Which five-digit number has the $n$th digit representing how many occurrences of the digit $(n-1)$ there are in the number, for all $n\le5$?

For example, the fourth digit represents the number of 3s, and the first digit represents the number of 0s.


6 Answers 6


The solution is


This can be found by simply iterating from a starting point. Let's choose 40000 as a start (it's as good as any).

40000 — start with four zeroes (and count them)
40001 — count four zeroes, one four
31001 — count three zeroes, one one, one four
22010 — count two zeroes, two ones, one three
21200 — count two zeroes, one one, two twos
21200 — count two zeroes, one one, two twos

The next row counts the numbers it sees in the previous row. Once we hit two identical numbers back-to-back, we have settled on a solution.

You'll see that 43210, 11111, 22222, 33333, and 44444 are not issues if you make one simple admission.

400001 — allow counting the 5, but don't permanently extend the length

  • $\begingroup$ Just don't start with a permutation of 43210 ;-) All starting points converge to the solution, aside from these permutations and the even more obvious failures 11111, 22222, 33333, 44444. $\endgroup$ Aug 22, 2015 at 12:31

cjm shows in his answer that there is only one correct solution by using a Perl program to brute force the puzzle.

This can also be demonstrated logically:

First digit:

  • Cannot be 0, because then there would be at least 1 zero
  • Cannot be 1, because it would mean that there would be at least a 3, in the best case (1xx10). No matter where you put it, there's no final possible solution.
  • Cannot be 3, because the 4th digit would have to be at least a 1, and all other digits, including the one representing the number of 1s would have to be 0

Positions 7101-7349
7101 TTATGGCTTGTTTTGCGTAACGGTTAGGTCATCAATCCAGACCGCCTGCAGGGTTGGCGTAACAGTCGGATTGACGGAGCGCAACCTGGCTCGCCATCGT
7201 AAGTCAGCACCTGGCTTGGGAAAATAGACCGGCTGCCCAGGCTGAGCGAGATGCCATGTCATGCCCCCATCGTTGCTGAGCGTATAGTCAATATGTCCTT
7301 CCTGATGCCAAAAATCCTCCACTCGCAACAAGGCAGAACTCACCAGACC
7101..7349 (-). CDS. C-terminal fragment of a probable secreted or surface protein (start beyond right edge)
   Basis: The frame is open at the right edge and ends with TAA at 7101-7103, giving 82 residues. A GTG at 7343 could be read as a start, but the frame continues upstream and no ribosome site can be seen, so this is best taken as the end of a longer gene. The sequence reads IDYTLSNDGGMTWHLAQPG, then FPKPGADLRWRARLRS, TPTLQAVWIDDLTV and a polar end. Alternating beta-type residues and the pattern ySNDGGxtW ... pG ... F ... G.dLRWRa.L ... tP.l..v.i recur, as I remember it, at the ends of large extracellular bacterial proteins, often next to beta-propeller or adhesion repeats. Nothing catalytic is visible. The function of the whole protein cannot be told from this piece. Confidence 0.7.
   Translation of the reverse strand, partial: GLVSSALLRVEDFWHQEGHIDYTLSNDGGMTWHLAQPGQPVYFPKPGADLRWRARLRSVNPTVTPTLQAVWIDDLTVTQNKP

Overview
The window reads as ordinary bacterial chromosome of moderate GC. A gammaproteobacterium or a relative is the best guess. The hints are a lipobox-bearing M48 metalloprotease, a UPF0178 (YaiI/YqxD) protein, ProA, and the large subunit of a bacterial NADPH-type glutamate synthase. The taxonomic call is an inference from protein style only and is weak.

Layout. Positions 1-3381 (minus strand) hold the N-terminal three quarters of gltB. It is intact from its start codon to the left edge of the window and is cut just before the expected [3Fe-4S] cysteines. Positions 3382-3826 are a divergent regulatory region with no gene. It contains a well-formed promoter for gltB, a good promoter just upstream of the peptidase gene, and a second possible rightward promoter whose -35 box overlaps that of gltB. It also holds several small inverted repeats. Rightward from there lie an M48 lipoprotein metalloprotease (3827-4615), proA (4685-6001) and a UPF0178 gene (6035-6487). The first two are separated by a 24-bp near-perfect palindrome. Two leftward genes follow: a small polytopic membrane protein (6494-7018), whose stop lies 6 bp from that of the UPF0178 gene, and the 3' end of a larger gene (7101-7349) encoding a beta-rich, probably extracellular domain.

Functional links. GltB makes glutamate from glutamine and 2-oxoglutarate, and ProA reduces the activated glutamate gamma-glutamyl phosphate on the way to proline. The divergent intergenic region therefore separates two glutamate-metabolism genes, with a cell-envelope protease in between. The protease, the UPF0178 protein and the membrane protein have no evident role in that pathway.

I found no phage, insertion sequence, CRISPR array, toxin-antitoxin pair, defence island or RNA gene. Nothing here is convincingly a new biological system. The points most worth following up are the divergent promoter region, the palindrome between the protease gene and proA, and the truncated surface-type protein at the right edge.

• Cannot be a 4, because all other digits, including the one describing the number of 4s would have to be 0s
  • Cannot be a 5, because itself would then have to be a 0

Second digit:

  • Cannot be a 0, because then only one of the last digits can be a 0, so there would have to be, in the best case, at least a 3 in the number, giving us, in the best case, 20310, which is false.
  • Cannot be a 2, 3, 4 or 5, because with more than one 1 we would have less than two 0s.

Third digit:

  • Cannot be a 0, because we already have a 2
  • Cannot be a 1, because we already have one 1 and need only one
  • Cannot be a 3, 4 or 5 because the remaining two digits need to be 0s, so we wouldn't have place to fit them

Fourth and fifth digits:

  • Must be 0s, because we need at least 2.

Therefore the number is 21200.


One answer is:


There is :

2 zeroes, 1 one, 2 twos, 0 three, 0 four


The other answers give a correct solution, but they don't indicate whether it is the only solution.

In fact, 21200 is the only solution.

This is shown by this brute-force Perl solution:

for (10000 .. 44444) {
  say $_ if substr($_, 0, 1) == tr/0//
        and substr($_, 1, 1) == tr/1//
        and substr($_, 2, 1) == tr/2//
        and substr($_, 3, 1) == tr/3//
        and substr($_, 4, 1) == tr/4//;

There are no solutions for 1,2 and 3 digits.

There are two solutions for 4 digits:

1210 and 2020

There is one for 5 digits:


One for 7 digits:


Is there any other possible solution?


And the general math solution (or attempt to build one):



Since the first digit counts the number of 0s and the 2nd digit the number of 1s etc and since the total number digits is 5 the sum of all the digits must be 5. As a counter example if you take a number like 11112 this would imply there are a total of 6 digits which isn't possible. So we need five digits adding up to 5. Possible combinations are:- 11111, 01112, 00122, 00113, 00023 and 00014. If we encode these 6 possibilities according to the rule we get:- 11111 -> 05000 (no zeros, 5 ones, no 2s, 3s or 4s); 01112 -> 13100; 00122 -> 21200; 00113 -> 22100; 00023 -> 30110; 00014 -> 31001; Only one of these is a rearrangement namely 00122 which goes to 21200 which would map onto itself under the rule and so is the solution.


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